Gerda Taro and the Spanish Civil War

Gerda Taro at work, 1930s

The faces of the friends you were meant to have, but were born too late to meet, gaze warmly at you from old photographs. Outside, there’s nothing but grey skies and traffic.

On the South Bank of the Thames stands a memorial to the British volunteers who went to fight for the Republic in the Spanish Civil War. There are names there from every part of the country, every part of society, from coalminers to nephews of Virginia Woolf. I remember standing there in 2003, scanning the list, trying to imagine the life behind each name.

All of them still stand, something makes you believe, alongside Orwell and Hemingway, in the brilliant sunshine that still blazes out at us like noontide from the photographs of the Civil War, photographs that were printed on posters and in magazines that seem far more modern, somehow, in their uncluttered directness and sure purpose, than anything new today. The yellowness of the paper – the way the dust has burned its way into the hinges, the rust on the long 1930s stapes – all this can shock:  some things are so obviously young that the marks of ageing become sacrilegious.

They found another huge batch of Spanish Civil War photographs recently: in what’s become called the Mexican Suitcase. 4,000 odd negatives – long rumoured before their reappearance – from the cameras of Robert Capa, “Chim” (David Seymour) and Capa’s lover and collaborator Gerda Taro. They’d disappeared from Capa’s studio in Paris in 1939, and also contained rolls of Fred Stein’s images of Capa and Taro themselves, images which are fast becoming iconic in themselves.

They are not hard to fall in love with, as you’ll see. These are famous names now, and famous images, but it’s an intimate kind of fame, born in the claustrophobia of war and friendships begun then in youth that for some would last lifetimes and the changing of entire world orders.

“Gerda Taro”, like “Robert Capa”, was an assumed name. Gerta Pohorylle was actually a Polish Jew, who washed up in Paris having been driven out of Germany for distributing anti-Nazi literature. She met Capa there in 1935, became his assistant, and learned photography: between the two of them, they covered the coming to power in France of the Popular Front and then, when the Spanish Civil War broke out in 1936, moved to Barcelona.

There, she’d find her own way: got to know Orwell and Hemingway and the young Willy Brandt, made her name with her images of the bombing of Valencia, started her own Photo Taro label, work for Ce Soir, Life, The Illustrated London News.

Capa would go on, of course, and we have his great ruined photographs of D-Day, but Taro would never leave Spain: in mysterious circumstances, in July 1937, she fell beneath the tracks of a tank whilst covering the Republican retreat at Brunete, and died of her injuries a day later. The French Communist Party gave her a magnificent funeral, and buried her in Pere Lachaise under a tomb by Giacometti.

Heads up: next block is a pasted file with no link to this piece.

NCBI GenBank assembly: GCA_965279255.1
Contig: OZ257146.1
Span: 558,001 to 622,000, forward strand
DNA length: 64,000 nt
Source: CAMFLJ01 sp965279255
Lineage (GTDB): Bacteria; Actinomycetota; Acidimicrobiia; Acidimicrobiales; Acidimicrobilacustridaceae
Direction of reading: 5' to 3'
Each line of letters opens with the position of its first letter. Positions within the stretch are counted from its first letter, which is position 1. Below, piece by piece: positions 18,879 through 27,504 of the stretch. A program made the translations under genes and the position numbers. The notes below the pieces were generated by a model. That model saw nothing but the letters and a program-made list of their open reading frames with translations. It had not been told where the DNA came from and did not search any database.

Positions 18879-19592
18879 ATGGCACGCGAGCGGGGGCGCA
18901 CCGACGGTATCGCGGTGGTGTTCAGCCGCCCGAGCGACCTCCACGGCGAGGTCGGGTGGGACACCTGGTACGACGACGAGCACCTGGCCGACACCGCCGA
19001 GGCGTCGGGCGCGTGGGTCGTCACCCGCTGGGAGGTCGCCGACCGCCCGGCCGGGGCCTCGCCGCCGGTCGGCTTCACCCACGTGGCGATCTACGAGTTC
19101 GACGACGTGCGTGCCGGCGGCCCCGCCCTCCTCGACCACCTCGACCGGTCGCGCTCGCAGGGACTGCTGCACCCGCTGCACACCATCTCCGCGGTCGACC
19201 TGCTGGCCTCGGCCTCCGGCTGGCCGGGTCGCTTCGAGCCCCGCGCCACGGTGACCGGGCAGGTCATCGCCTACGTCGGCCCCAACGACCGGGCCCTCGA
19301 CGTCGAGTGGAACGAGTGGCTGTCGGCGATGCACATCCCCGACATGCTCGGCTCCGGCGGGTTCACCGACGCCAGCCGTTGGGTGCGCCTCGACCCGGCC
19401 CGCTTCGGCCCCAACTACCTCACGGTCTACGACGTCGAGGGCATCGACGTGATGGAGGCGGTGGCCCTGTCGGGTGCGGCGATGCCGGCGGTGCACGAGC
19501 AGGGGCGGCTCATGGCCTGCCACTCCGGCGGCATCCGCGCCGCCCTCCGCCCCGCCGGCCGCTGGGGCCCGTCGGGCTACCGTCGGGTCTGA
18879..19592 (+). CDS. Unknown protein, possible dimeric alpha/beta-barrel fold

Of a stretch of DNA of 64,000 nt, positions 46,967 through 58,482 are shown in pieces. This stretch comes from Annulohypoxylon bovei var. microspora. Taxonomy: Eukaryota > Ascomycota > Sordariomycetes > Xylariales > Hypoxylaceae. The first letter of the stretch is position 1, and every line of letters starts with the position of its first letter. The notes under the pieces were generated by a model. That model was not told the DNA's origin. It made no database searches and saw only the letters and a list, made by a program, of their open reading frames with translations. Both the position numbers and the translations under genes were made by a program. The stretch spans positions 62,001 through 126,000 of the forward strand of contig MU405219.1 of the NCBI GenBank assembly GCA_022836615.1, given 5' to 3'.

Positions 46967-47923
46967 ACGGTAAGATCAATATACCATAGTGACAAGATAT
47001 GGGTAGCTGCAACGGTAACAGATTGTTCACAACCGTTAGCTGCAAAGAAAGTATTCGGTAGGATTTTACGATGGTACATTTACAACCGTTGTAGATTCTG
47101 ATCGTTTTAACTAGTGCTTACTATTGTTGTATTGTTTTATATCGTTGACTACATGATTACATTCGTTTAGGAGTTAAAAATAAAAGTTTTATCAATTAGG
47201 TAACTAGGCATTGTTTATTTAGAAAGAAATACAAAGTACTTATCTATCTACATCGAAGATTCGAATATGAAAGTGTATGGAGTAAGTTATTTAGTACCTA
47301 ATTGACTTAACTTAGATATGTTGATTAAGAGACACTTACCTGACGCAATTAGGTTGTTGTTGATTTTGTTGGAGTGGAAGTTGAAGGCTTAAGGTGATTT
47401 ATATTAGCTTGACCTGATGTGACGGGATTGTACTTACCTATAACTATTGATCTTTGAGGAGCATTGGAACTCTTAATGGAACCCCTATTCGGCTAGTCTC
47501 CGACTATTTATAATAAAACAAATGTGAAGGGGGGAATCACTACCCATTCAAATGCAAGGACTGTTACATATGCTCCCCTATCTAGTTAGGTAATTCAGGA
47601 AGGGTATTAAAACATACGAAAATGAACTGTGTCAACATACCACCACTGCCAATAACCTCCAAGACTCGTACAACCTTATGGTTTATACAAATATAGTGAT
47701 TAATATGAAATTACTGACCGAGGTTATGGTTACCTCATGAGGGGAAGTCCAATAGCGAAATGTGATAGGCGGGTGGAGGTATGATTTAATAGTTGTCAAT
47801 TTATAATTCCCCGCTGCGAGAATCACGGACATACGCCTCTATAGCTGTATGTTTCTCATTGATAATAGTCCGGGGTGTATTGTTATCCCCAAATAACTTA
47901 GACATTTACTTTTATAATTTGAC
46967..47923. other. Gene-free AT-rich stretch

331 Britons fought at Brunete. All but 42 were casualties. The faces of the friends you were meant to have:

Additional Materials

There is a Pinterest board to accompany this post here.

The Mexican Suitcase

Extended biography of Gerda Taro

More examples of Taro’s work

5 Replies to “Gerda Taro and the Spanish Civil War”

  1. This is an amazing post and the photos are so haunting. What happened to the world in the 30’s? So much naive and Inocent ideology. These wonderful people thought they could stop fascism and nazism. They all look so optimistic. Gerda is so beautiful and alive. Thank you for sharing, I hope, what I wrote wasn’t all waffle? Your post really moved me and that’s the best I can manage. Well done Sir!

  2. “in mysterious circumstances, in July 1937, she fell beneath the tracks of a tank”: oh dear, anyone who’s read Orwell might be prepared to take a guess at what happened. Which in one way is foolish, and in another inevitable. It’s people who abhor a vacuum.

    1. Horrid sentence too: I should have rewritten it.

      You’re right, of course, and there appear to be at least 3 different versions of what happened. The one I favour sees her going under one of the Generalissimo’s tanks. Standing on the running board of a truck, she fell off, and… (2) She falls off the running board, and goes under one of the REPUBLIC’S tanks or, (3) the Orwell version if you like, which the Staggers put forward, that she was pushed by one of Stalin’s agents.

  3. The chaps running the Republic must have been pretty thick. Apparently they paid Stalin for their tanks, thereby reducing his incentive to ensure they won.

    By contrast many Americans believe that Wilson launched the USA into The Great War in hopes of ensuring that France and Britain survived and might therefore repay their debts.

  4. Dear James

    I am not sure if it would be of interest to you or your blog readers but we have set up an educational project in Madrid which follows the footsteps of Gerda Taro to Brunete. Our site is called Spanish Sites

    and attempts to fill the information void in the city about the siege of Madrid and the Spanish Civil War. We organise four tours which try to tell the story through the eyes of four foreigners who in participated in the conflict – each being involved in a major battle. I hope that it will be of interest.

    With best wishes,

    Dr David Mathieson

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